Sustainability is important for the planet. If it isn’t as important for our employer, do we have to do something about that? Should we try to become a conscience for our employer, at least as far as the project we are managing is concerned?
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Agile approaches often have greater engagement levels between stakeholders. While those conversations generally focus on the deliverables and how they meet the customer’s needs, can they also drive sustainability best practices?
Given the strength and wide adoption of the COBIT framework, can it be adapted and modified to address sustainability issues in IT-based projects?
Does the employer you work for say anything about you? Should it? How do you separate your job and career from the organization that employs you?
Diversity, equity and inclusion are finally starting to gain traction as accepted performance drivers of business success. That’s going to result in project teams having to leverage them. Are we ready?
Organizations often have an abiding belief in the benefits of hiring from outside. They use catchy phrases to describe the advantages of external candidates: greater diversity, fresh perspective, world-class experience. And it’s true that there are plenty of outside-hire success stories. But that is not always the way to go.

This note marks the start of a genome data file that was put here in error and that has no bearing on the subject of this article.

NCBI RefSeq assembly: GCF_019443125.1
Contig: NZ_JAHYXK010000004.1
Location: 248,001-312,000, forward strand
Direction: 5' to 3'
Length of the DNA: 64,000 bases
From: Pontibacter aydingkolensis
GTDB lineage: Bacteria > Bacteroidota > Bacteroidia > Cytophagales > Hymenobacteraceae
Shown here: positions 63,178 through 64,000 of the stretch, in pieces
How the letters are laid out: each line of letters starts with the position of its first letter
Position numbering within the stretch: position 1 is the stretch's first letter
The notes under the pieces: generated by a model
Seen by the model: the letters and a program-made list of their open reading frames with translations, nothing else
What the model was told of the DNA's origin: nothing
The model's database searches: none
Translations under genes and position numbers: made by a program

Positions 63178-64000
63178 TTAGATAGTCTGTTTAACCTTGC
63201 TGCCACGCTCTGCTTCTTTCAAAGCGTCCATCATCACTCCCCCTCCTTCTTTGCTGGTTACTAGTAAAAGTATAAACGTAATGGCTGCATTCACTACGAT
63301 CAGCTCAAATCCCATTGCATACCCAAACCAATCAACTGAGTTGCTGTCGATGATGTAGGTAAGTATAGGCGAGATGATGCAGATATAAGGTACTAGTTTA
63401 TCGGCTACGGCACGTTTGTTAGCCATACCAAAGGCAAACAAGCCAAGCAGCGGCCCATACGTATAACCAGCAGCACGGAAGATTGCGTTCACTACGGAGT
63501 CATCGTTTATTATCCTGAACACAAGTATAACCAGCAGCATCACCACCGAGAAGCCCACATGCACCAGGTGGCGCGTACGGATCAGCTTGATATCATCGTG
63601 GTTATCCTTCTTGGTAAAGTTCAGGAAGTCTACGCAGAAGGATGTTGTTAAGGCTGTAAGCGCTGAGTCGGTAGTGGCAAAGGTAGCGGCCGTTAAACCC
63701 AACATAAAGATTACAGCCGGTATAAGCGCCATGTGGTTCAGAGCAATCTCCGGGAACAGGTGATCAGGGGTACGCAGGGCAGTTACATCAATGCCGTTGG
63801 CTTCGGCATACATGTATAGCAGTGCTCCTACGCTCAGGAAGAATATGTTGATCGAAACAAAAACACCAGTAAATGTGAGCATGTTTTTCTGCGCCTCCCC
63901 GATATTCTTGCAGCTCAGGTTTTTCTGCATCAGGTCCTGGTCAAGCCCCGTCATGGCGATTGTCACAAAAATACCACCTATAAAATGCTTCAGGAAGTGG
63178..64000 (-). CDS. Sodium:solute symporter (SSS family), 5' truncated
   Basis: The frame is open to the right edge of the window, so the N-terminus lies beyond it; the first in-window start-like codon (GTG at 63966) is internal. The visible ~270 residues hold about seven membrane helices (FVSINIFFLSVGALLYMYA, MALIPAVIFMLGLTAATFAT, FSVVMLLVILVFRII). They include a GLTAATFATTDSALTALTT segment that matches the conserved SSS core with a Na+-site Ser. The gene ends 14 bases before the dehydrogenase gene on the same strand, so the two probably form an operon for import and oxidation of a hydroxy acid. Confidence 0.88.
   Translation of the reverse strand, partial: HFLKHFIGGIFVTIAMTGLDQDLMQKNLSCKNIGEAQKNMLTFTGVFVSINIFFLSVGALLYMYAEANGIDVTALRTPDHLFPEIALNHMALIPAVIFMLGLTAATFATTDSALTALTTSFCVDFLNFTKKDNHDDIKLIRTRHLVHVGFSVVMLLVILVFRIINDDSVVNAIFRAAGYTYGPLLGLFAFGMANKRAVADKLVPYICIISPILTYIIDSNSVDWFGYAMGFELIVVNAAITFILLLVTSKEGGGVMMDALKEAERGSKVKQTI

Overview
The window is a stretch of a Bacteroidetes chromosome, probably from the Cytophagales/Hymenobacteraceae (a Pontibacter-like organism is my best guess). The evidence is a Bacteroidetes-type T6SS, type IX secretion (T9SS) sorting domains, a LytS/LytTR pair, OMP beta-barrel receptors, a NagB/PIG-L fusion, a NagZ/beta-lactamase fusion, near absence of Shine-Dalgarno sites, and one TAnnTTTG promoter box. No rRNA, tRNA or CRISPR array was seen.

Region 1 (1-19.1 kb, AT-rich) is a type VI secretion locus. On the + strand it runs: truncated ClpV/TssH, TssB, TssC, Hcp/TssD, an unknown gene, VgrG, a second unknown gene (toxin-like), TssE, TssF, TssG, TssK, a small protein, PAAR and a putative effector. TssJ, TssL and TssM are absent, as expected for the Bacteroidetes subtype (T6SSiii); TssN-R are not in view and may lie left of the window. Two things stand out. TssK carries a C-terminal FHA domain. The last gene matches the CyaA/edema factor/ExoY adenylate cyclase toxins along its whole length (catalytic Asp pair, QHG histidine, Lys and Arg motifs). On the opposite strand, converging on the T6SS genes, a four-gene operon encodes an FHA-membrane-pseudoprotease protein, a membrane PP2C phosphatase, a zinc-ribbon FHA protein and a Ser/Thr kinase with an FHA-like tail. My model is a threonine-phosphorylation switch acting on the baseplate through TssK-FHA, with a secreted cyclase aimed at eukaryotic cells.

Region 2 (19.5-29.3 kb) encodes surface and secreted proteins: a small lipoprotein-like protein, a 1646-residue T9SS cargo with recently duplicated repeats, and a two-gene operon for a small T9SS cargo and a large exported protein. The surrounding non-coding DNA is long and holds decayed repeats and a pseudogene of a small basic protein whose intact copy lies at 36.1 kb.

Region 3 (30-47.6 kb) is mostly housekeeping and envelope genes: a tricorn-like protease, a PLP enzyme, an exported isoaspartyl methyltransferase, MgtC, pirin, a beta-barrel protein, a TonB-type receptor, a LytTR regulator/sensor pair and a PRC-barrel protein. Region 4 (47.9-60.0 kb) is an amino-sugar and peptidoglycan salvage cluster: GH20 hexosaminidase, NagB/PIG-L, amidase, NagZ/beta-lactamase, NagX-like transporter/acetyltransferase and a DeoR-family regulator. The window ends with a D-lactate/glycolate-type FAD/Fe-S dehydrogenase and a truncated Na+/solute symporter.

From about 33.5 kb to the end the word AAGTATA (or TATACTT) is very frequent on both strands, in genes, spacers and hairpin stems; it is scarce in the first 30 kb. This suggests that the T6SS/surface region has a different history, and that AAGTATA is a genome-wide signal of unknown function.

Regardless of how the concept of community is defined, employers have to make a positive contribution—and that contribution has to be meaningful to the people in that community. But distributed working models may make this even more challenging.
The evolution of the digital age, automation and new energy technologies are elementary to future-oriented corporate management in the mechanical engineering sector—and will continue to gain increasing importance.
Corporate culture is both difficult to define and even more challenging to change. There are theories that organizational culture shouldn’t be a management priority. This practitioner respectfully disagrees.
Don’t let an unproductive organizational culture keep you from ensuring your project is successful. Using tactics that leverage your workforce and stakeholders in a special way, you can maintain progress despite obstructions.